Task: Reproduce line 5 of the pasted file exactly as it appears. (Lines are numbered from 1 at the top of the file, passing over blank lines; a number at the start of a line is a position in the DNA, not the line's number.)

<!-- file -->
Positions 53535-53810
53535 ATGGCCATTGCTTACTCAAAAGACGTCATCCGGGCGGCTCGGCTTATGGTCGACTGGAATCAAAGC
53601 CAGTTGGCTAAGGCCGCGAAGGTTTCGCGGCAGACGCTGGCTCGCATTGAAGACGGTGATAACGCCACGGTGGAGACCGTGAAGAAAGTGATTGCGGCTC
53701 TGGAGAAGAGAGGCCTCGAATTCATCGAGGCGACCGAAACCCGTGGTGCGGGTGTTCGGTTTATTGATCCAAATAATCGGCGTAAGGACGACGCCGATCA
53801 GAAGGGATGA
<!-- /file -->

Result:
53801 GAAGGGATGA